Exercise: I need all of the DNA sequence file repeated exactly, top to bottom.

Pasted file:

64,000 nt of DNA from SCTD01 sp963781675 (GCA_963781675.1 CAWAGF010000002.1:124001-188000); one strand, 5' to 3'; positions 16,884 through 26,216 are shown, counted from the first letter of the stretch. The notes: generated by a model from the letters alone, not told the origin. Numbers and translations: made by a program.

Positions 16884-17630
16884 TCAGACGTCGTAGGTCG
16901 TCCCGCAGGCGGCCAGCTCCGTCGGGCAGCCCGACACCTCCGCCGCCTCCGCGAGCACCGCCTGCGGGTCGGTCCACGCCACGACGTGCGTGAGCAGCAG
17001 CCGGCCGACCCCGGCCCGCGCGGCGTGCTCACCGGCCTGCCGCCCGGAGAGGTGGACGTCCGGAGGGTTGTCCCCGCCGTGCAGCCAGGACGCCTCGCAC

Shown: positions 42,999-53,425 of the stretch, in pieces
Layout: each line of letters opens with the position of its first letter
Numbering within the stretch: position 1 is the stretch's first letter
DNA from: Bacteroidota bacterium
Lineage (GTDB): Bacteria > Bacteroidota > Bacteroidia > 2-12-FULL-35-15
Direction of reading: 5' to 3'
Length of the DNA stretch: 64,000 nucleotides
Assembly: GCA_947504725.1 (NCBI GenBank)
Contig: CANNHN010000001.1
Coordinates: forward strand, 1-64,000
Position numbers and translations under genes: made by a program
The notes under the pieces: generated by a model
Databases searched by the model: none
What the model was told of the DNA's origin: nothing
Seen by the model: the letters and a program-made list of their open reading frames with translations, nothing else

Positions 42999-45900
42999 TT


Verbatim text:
64,000 nt of DNA from SCTD01 sp963781675 (GCA_963781675.1 CAWAGF010000002.1:124001-188000); one strand, 5' to 3'; positions 16,884 through 26,216 are shown, counted from the first letter of the stretch. The notes: generated by a model from the letters alone, not told the origin. Numbers and translations: made by a program.

Positions 16884-17630
16884 TCAGACGTCGTAGGTCG
16901 TCCCGCAGGCGGCCAGCTCCGTCGGGCAGCCCGACACCTCCGCCGCCTCCGCGAGCACCGCCTGCGGGTCGGTCCACGCCACGACGTGCGTGAGCAGCAG
17001 CCGGCCGACCCCGGCCCGCGCGGCGTGCTCACCGGCCTGCCGCCCGGAGAGGTGGACGTCCGGAGGGTTGTCCCCGCCGTGCAGCCAGGACGCCTCGCAC

Shown: positions 42,999-53,425 of the stretch, in pieces
Layout: each line of letters opens with the position of its first letter
Numbering within the stretch: position 1 is the stretch's first letter
DNA from: Bacteroidota bacterium
Lineage (GTDB): Bacteria > Bacteroidota > Bacteroidia > 2-12-FULL-35-15
Direction of reading: 5' to 3'
Length of the DNA stretch: 64,000 nucleotides
Assembly: GCA_947504725.1 (NCBI GenBank)
Contig: CANNHN010000001.1
Coordinates: forward strand, 1-64,000
Position numbers and translations under genes: made by a program
The notes under the pieces: generated by a model
Databases searched by the model: none
What the model was told of the DNA's origin: nothing
Seen by the model: the letters and a program-made list of their open reading frames with translations, nothing else

Positions 42999-45900
42999 TT